Let me tell you something: reprimanded is not an adequate translation. John the Baptist didn’t reprimand him, he convicted him. John the Baptist was a prosecutor. He prosecuted him, he accused him, he laid out the evidence, and he rendered a final verdict. All of that is in that word because it’s the same word, elegchó, used there, same exact word translated rather whimsically with the word “reprimanded.””

            “….And the next verse says, “And he convicted Herod of his immorality.” John was a prosecutor. He was a classic prophet. He was a prosecutor of those who did evil. He frightened people. He was moved in the power of the Holy Spirit to indict people because they violated the Word of God, and he prosecuted them. He accused them, he indicted them, he laid out the proof, he rendered a final conviction of the world of its sin, its failure to be righteous, and of coming judgment. That’s what he talked about: sin, righteousness, judgment. All the prophets talked about that: sin, righteousness, judgment. “You’re all sinning, you’re violating God’s righteousness, you are unrighteous, and judgment’s coming.”

            ” In Ephesians, chapter 5, the Holy Spirit writes, “Do not participate in the unfruitful deeds of darkness; instead, convict them.” When you see people doing the unfruitful works of darkness which are forbidden by God as revealed according to His Word, convict them, indict them, accuse them, prove them guilty, and render them convicted.”

            I see far too many people, ESPECIALLY HERE, creating this false portrayal of what it means to be godly. Its this ‘sissified Jesus’ that American ‘christianity’ has created and as Dr. MacArthur points out clearly, what it being represented by many HERE, is NOT what Scripture portrays of God’s servants.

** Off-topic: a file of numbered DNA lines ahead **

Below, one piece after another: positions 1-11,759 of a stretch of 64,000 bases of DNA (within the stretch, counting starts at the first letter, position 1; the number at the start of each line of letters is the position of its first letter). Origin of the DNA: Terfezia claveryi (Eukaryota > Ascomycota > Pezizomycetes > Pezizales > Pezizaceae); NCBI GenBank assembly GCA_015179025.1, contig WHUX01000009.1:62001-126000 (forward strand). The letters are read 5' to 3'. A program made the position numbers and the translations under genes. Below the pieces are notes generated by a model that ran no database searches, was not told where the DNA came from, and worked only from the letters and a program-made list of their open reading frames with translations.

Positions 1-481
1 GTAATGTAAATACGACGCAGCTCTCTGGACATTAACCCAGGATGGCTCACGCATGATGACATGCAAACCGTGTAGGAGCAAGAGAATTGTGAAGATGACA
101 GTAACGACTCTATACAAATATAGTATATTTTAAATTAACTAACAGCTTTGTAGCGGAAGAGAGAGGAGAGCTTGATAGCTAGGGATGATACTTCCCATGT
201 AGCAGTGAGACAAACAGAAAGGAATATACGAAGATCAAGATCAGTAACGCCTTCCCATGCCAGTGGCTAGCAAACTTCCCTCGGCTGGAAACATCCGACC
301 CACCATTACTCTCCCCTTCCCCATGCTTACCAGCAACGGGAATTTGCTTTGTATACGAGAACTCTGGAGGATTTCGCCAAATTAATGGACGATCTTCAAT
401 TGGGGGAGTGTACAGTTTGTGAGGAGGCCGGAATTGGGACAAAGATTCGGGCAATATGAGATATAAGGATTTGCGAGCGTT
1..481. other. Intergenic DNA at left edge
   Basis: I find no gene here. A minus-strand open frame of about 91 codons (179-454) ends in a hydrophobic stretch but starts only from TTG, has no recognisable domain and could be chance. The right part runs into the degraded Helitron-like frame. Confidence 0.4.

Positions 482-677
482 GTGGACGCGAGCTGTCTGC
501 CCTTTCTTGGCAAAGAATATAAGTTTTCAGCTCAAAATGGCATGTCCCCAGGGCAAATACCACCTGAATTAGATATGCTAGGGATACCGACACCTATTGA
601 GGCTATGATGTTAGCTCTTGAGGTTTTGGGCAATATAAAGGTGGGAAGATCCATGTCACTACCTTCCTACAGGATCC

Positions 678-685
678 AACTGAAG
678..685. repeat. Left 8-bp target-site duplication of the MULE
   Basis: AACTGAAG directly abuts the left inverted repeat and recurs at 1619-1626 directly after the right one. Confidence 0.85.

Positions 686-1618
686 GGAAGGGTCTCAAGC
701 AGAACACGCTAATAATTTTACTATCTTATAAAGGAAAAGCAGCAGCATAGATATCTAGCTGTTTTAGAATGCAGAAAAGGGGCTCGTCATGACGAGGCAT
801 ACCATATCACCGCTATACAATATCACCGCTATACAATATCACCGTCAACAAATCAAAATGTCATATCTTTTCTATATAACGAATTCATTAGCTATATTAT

The full audio and text of the sermon I cited can be found below:


          • Still Waters

            John the Baptist also paid a great price. In his imprisonment, he suffered with doubts and had to seek Jesus’ reassurance that He was the Messiah (Luke 7:18-23). He eventually lost his life at the hands of Herod. Towards the end of John’s ministry, he said that he must decrease and that Christ must become increase (John 3:22-36). Christ praised John highly, but he said something that is often forgotten, that He that is the least in the kingdom of heaven is greater than John (Luke 7:28).
            The description of Christ as gentle and kind is one that was not only foretold by those Old Testament prophets (Matthew 12:17-21), but one that Christ used to describe himself (Matthew 11:28-30).

          • chrisleduc1

            Still creating a false dichotomy…and not actually engaging anything I posted -which almost completely contradicts your portrayal. ‘Someone’ has it wrong here…

          • Nicki Ann

            chrisleduc1: Are you a prophet? John the Baptist was the last of the prophets and there is only indirect application we can make to what exactly the prophets did.

          • chrisleduc1

            “Are you a prophet? John the Baptist was the last of the prophets and there is only indirect application we can make to what exactly the prophets did.”

            Im going to let my pastor answer that, as cited from the sermon I referenced above.